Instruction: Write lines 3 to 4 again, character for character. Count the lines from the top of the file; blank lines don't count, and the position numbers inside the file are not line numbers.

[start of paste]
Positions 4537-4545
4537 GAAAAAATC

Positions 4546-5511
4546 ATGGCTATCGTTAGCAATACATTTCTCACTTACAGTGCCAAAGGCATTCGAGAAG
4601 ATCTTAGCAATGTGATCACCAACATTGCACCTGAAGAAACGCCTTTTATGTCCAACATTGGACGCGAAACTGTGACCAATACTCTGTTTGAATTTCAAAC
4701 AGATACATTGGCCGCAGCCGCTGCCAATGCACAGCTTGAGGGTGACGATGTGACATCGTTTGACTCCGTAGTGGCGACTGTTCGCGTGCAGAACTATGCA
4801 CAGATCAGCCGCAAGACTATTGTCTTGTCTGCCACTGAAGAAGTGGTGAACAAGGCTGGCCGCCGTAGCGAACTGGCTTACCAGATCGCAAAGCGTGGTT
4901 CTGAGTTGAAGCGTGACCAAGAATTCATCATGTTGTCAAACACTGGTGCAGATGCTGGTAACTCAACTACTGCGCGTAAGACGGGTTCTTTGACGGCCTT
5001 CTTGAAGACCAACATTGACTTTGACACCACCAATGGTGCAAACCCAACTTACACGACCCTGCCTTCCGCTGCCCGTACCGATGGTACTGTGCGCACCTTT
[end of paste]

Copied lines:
Positions 4546-5511
4546 ATGGCTATCGTTAGCAATACATTTCTCACTTACAGTGCCAAAGGCATTCGAGAAG